- The Washington Times - Wednesday, September 7, 2005

The mayor of New Orleans, a harsh critic of the federal response to Hurricane Katrina, is coming under increasing fire for exacerbating the disaster by not properly implementing his city’s emergency-management plan.

A high-ranking Department of Homeland Security official, who asked not to be identified, yesterday said local leaders have known for years that the city’s levees were not adequate to protect the Big Easy if it was struck by a Category 3 or greater hurricane.

The official, who also questioned the Federal Emergency Management Agency’s (FEMA) slow response to the disaster, said Mayor C. Ray Nagin knew the National Weather Service had issued an alert Aug. 28 saying a hurricane warning was in effect for the north-central Gulf Coast, including New Orleans and Lake Pontchartrain.

The weather service alert called for maximum sustained winds of 160 mph with higher gusts and a coastal storm surge flooding of 18 to 22 feet above normal tide levels, along with “large and dangerous” battering waves.

The alert said some levees in the greater New Orleans area “could be overtopped.”

The official said Mr. Nagin waited too long to order a mandatory evacuation and later blamed others, including President Bush, for the resulting destruction and loss of life.

Homeland Security personnel were told that Mr. Nagin had been concerned about the city’s liability for the mandatory closing of hotels and other businesses, the official said.

The official said Mr. Nagin had several hundred school and city buses at his disposal with which to evacuate the city and that the fleet could have been used in accordance with a New Orleans evacuation plan to remove 12,000 people per run.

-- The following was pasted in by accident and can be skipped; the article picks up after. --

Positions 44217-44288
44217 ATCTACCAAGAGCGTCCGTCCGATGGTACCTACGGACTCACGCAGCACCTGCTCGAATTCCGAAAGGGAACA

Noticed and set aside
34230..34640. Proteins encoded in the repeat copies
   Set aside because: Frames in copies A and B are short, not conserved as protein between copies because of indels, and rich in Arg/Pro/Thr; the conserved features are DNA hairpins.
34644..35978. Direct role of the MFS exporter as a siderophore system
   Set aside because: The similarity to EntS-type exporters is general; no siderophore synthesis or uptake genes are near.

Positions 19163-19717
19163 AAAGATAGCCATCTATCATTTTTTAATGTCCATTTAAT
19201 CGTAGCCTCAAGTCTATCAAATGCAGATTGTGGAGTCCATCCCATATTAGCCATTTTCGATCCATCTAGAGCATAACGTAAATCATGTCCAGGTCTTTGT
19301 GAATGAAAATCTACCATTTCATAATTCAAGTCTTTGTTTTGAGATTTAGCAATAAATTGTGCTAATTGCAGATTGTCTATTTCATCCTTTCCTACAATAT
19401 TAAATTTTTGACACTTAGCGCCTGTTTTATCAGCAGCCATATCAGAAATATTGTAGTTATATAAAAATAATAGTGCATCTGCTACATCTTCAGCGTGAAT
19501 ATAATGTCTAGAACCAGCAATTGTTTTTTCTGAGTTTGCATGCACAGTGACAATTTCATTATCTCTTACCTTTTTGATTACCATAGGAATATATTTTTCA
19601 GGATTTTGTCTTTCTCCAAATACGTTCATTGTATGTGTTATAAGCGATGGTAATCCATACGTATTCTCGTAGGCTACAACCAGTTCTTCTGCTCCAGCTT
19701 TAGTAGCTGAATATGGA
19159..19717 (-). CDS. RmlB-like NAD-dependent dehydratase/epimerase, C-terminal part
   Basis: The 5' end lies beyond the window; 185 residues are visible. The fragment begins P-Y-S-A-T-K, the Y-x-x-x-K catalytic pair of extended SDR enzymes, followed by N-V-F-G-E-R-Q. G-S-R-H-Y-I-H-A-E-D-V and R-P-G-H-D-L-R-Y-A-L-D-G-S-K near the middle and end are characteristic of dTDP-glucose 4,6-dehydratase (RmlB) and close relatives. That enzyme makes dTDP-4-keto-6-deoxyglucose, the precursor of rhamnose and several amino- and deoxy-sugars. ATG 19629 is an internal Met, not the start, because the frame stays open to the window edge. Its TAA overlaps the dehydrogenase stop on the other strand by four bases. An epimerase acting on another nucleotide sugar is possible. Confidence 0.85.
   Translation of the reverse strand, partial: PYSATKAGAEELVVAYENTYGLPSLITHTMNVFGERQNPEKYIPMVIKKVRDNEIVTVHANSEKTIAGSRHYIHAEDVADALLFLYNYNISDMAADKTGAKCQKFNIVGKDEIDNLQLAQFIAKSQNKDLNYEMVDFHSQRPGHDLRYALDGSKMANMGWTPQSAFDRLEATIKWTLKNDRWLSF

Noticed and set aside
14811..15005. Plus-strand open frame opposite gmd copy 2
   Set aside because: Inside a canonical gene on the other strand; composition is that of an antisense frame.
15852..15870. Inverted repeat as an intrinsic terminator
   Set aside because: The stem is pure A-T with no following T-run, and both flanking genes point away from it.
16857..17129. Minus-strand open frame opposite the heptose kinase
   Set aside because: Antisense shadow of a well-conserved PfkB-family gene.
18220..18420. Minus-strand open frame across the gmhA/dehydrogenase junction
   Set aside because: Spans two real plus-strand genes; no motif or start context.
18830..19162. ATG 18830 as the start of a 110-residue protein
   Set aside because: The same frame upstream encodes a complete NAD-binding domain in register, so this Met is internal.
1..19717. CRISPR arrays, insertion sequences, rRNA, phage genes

Bob Williams, a former state representative in Washington state whose district was devastated by the 1980 Mount St. Helens eruption, said “it is clear that Nagin completely failed.”

“He failed to pull the trigger and do the mandatory evacuation,” Mr. Williams said. “I find it unthinkable that he didn’t get the buses and go into those areas. He allowed [the buses] to remain at a low level and to be flooded and useless.”

Confusion remained yesterday over Mr. Nagin’s mandatory evacuation orders — reissued because of the 10,000 or so who remain in a city that has become a watery, toxic health hazard — and what Louisiana Gov. Kathleen Babineaux Blanco is willing to carry out.

Mrs. Blanco said that despite Mr. Nagin’s order, only the governor has the authority to order a mandatory evacuation under state law, and she was unwilling to do so late yesterday afternoon.

“We are trying to determine if that is absolutely necessary now. It’s going to continue to be urged,” said Mrs. Blanco, adding that if “there is a problem with disease,” the state will “move to the next step.”

Management consultant Charlie Fleetham, who specializes in dealing with crises, said Mr. Nagin displayed “antiquated leadership” and “seemed to panic” when New Orleans began to flood and devolve into chaos, looting, violence and death.

Several other Homeland Security officials, along with federal law-enforcement authorities, said Louisiana has a history of poor management and use of FEMA funds, including a suspected conspiracy by three top officials at the Louisiana Office of Homeland Security and Emergency Preparedness involving misspent funds for flood-prone homes.

In March, FEMA demanded that Louisiana repay $30.4 million in flood and hazard mitigation grants awarded to 23 parishes between 1997 and 2002.

Last year, a federal grand jury in Shreveport indicted three top officials in the New Orleans agency on charges of obstructing an investigation into how federal money was spent to buy flood-prone homes.

All have pleaded not guilty. Some of the grants had been awarded in the aftermath of Tropical Storm Frances last year, Hurricane Georges in 1998 and Tropical Storm Allison in 2001.

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